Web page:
I have 8 week old chickens and my Easter Egger will not stop calling out / sounds like crying today. Today is day 3 with no heat lamp in the house. It's about 70 degrees - what could be wrong with her???
Excessive peeping in young chickens is a sign of distress, I would try giving them back the heat lamp to see if that's it, if it stops than at least you will know why, otherwise what other changes were made and do they have access to food and water and things to do all day, just some thoughts.
@oldhenlikesdogsI put the heat lamp back and she stopped!! Poor things was cold - I wanted to move them to he coop this week with the heat lamp but if she was cold in 69/70 degrees - do you think she'll be ok outside with a lamp at 30-50 degrees???
I would move them to the coop and run a heat lamp if your coop is big enough, then slowly wean them off it, I would start by leaving it off during part of the day than eventually stop running it, some become more attached to the heat light than others. It's hard to say if she likes the comfort of is actually cold, perhaps to her the light is like a mother to her.
At 8 weeks old and in 70 degree temperatures I wouldn't think that she suddenly just got cold, and was the only one that got cold. You may just have a Diva on your hands...I have one and to this day she still is the one that squawks and carries on something fierce about any changes in her environment! She's my Easter Egger known as Dumb Daphne the Flock Complainer, and can she ever get LOUD when she's unhappy! As a chick she'd carry on to high heaven if the waterer was moved to the other side of the brooder...if I didn't get the new bedding deep enough when I cleaned the brooder.....you name it, she complained about it. If I'd put things back the way they were, she'd settle right down.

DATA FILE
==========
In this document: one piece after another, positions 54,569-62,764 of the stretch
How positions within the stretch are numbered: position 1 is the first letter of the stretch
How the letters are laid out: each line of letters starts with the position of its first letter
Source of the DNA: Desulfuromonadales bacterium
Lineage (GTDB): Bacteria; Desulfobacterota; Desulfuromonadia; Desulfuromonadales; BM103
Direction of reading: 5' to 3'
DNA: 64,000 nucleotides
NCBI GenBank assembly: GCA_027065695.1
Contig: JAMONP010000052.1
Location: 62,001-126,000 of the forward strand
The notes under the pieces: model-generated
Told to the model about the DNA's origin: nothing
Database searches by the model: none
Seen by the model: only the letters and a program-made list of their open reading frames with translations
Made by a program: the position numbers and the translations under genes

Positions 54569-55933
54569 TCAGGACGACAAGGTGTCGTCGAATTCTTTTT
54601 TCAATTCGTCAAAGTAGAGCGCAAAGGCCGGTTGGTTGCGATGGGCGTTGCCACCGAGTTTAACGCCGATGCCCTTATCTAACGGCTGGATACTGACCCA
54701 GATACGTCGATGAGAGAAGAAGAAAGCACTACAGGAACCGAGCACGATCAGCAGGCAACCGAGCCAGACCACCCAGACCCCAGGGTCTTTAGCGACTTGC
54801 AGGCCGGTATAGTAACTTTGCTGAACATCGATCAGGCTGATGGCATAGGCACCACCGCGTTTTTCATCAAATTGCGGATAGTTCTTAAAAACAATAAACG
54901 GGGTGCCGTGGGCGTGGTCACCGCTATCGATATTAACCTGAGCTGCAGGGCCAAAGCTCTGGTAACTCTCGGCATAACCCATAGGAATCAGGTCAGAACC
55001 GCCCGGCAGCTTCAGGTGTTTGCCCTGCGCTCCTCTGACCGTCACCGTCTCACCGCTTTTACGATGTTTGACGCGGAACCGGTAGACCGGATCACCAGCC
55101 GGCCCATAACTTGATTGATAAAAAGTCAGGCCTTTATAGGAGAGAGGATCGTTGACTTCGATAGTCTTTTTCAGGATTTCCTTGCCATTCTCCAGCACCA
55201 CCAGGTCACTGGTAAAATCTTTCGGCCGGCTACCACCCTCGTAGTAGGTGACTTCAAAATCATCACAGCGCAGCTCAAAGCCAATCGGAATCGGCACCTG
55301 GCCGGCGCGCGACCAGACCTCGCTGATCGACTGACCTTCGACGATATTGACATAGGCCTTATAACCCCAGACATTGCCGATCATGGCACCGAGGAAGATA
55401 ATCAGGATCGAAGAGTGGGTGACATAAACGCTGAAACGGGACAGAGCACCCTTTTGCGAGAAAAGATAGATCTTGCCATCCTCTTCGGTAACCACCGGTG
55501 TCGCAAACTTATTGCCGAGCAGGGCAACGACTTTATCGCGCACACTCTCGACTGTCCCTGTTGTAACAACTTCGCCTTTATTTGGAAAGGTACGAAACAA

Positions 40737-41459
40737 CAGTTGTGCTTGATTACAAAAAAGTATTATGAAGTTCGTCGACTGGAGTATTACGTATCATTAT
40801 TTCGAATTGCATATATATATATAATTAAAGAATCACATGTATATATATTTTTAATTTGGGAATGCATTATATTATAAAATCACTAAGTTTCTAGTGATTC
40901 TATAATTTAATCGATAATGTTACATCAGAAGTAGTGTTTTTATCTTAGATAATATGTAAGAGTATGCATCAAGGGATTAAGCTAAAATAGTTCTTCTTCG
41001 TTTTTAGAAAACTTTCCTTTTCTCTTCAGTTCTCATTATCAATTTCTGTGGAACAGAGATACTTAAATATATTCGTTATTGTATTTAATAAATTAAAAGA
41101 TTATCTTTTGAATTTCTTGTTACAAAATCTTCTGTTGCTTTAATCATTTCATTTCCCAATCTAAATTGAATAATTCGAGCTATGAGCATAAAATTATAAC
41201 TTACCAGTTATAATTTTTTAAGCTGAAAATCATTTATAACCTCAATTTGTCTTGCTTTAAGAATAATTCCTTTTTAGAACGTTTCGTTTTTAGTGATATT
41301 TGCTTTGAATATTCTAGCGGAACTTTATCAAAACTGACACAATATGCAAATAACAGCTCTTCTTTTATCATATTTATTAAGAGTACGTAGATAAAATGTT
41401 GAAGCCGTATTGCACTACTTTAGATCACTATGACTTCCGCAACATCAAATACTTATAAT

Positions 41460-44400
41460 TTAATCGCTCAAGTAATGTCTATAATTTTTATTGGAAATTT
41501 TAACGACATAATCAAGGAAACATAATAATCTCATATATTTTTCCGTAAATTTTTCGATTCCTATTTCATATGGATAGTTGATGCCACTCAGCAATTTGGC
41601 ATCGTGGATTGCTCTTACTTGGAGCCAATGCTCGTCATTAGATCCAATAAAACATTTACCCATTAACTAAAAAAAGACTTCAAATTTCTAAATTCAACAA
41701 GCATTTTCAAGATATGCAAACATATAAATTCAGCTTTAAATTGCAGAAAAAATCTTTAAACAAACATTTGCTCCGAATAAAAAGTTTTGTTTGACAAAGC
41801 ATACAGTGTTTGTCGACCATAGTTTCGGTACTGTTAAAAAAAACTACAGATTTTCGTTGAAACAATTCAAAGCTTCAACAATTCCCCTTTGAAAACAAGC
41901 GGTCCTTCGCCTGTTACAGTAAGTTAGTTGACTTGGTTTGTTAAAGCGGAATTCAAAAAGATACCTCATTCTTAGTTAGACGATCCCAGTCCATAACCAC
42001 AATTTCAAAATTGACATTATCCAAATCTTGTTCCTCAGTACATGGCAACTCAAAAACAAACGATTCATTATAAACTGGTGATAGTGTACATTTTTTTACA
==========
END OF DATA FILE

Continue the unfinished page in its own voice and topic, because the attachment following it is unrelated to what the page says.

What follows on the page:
But the worst was when I started weaning them off the lamp a few days before I put them outside to live, and she was only 5 weeks old at the time. You'd have thought someone was pulling out her new feathers one at a time! First of all, it made the room darker. Oh, horrors! Then the room was chillier. Gasp, shudder! And to make matters even worse, her flockmates didn't care about her plight and they went about their business, totally ignoring her. Talk about adding insult to injury!
You don't say where you live, so it's hard to say what's best. I can only tell you that I'm a heartless chicken owner. I live in Northern Wyoming and my chicks went out to the un-insulated, unheated coop at 5.5 weeks old. Temps? Well, they were in the 20s and the third night they were out there it snowed. They went out on April 1st, and we were still getting snowfalls until June 6th. If I'd kept them in the house that long I'd have been finding eggs in the brooder! The first two nights they were out I put a heat lamp out there for them. When I'd check on them they'd be snuggled down in a pile of feathers right next to the pop door - nowhere near the heat lamp. On the third day I took the heat lamp out....they weren't using it anyway and I wasn't risking a fire if they didn't even need it in there. They survived, they thrived, and all were strong and healthy.
I can't tell you what to do, of course. But if you can tolerate her being upset for a few hours, she should settle down. Eventually she'll have to learn to do without that lamp...prolonging it just seems to be contrary to your plan. As for when to put them out, well, again, that depends on where you live. I had a 3 week old lone chick that I put back out in the coop in a dog crate with a heating pad cave after he'd been in the house recovering from an injury, and it was 6 below zero. He did just great. Now I brood all my chicks outside in a brooder pen set up in the run. Raised 3 batches of chicks that way, never lost one, used a heat pad cave for them, and every single one of them grew up just perfectly fine and healthy. Temps were in the teens and twenties, with a few snowstorms tossed in there for good measure. They lay well, and they also don't give me any hissy fits about changes in their environment (like Dumb Daphne did) because they were raised from day one in the place they'd spend the rest of their lives in. Hope that reassures you a little bit.